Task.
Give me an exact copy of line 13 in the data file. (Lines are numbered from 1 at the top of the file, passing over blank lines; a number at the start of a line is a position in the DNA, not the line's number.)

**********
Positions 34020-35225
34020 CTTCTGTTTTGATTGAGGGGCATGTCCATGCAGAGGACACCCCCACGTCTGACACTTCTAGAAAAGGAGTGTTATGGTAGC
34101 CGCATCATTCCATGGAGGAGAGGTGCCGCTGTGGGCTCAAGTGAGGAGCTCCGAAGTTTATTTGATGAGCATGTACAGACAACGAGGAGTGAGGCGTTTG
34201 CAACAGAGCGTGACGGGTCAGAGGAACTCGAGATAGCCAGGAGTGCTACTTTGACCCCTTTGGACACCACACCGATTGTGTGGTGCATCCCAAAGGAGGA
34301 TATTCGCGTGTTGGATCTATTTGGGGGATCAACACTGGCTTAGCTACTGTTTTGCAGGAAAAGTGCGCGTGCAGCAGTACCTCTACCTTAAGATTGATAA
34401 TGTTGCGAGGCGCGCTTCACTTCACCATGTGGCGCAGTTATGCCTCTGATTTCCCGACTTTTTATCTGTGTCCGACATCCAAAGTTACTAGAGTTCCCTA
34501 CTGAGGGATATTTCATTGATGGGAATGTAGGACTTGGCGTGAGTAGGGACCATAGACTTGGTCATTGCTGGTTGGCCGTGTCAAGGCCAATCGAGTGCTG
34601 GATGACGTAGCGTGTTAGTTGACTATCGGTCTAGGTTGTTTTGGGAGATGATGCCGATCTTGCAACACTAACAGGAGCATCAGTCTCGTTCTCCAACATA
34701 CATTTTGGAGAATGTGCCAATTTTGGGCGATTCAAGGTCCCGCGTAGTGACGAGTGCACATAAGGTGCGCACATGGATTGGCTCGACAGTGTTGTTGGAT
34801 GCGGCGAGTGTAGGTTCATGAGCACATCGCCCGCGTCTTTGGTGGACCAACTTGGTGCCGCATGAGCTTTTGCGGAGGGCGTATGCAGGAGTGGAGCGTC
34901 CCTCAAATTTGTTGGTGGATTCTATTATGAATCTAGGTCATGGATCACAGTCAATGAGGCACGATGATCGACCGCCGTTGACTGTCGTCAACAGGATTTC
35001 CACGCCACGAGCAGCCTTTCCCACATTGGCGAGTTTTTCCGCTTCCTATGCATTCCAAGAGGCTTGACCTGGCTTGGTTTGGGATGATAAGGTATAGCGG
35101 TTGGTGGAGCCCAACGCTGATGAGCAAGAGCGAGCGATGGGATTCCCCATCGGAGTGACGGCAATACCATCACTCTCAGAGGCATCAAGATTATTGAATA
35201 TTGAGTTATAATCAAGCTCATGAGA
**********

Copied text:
35101 TTGGTGGAGCCCAACGCTGATGAGCAAGAGCGAGCGATGGGATTCCCCATCGGAGTGACGGCAATACCATCACTCTCAGAGGCATCAAGATTATTGAATA